Respondent next contends that the court erred when it accepted his admission based upon facts which he argues do not constitute a crime. His contention is based on the following colloquy which occurred after the admission was made.

"THE COURT: Michael, how old are you?


THE COURT: Do you read and write?


THE COURT: You have been charged with having stolen some property which you knew was stolen; do you know about that?


PUBLIC DEFENDER: Did I just talk to you about the ten pairs?


PUBLIC DEFENDER: Do you remember?


THE COURT: You have the right to a trial and you have the right to have witnesses brought in to testify against you, and you have the right to bring in anyone who could testify on your behalf, and you have the right to testify on your own behalf or to remain silent at your trial. You understand if you admit these charges I could place you on probation or commit you to the Department of Corrections. Is that clear?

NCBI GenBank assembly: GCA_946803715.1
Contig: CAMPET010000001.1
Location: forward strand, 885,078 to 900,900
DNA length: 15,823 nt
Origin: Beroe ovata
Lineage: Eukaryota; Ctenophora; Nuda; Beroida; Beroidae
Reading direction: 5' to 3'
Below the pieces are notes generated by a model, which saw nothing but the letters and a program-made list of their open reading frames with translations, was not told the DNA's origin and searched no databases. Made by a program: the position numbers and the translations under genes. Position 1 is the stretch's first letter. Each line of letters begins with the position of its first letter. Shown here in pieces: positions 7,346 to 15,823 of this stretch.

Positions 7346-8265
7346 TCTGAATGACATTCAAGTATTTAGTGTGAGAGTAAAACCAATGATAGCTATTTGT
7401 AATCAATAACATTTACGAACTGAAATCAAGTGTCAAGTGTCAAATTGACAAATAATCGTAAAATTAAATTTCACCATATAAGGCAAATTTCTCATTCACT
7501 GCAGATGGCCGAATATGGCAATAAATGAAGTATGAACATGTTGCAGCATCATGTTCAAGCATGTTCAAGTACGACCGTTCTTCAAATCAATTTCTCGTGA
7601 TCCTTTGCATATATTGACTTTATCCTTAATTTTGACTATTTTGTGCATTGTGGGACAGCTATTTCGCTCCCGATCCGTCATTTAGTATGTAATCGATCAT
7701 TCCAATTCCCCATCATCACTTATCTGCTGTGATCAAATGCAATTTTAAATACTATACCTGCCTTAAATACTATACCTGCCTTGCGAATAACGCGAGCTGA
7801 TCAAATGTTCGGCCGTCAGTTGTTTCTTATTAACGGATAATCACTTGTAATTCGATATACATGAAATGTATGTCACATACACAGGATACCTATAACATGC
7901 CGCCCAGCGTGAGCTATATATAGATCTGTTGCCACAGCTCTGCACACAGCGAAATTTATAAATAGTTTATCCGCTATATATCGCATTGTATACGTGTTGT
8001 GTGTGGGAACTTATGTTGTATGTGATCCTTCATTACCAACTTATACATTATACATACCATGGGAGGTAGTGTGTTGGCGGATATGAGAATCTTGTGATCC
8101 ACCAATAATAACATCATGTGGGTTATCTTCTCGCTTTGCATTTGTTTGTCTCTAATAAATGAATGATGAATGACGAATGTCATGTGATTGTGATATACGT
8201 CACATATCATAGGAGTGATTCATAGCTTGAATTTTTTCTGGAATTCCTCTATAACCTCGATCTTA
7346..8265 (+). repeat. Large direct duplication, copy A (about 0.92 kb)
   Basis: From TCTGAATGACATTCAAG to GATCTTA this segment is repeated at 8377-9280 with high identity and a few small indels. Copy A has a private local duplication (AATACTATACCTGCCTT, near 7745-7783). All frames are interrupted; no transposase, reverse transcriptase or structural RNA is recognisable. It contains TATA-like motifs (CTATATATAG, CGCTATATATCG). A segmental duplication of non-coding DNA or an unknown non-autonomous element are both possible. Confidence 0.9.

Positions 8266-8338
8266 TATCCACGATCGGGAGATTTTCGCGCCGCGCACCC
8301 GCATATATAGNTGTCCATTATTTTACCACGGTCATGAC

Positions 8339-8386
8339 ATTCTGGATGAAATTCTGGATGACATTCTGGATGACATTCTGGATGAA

THE COURT: Knowing those things, you still want to admit you had those things in your possession?


PUBLIC DEFENDER: He bought ten pairs of shoeloaces. Well, 250 and he bought ten of them.

THE COURT: And you knew they were stolen?

THE RESPONDENT: Yes, after I bought them.

PUBLIC DEFENDER: And you kept them anyway.


THE COURT: And I will accept the admission."

Respondent argues that his remarks indicate he had no knowledge that the shoelaces had been stolen until after he obtained them. Because the court is required to determine if there is a factual basis for a guilty plea (Ill. Rev. Stat. 1975, ch. 110A, par. 402(c)), he contends that his commitment should be set aside. See People v. Rollins (1973), 9 Ill. App.3d 1011, 293 N.E.2d 733.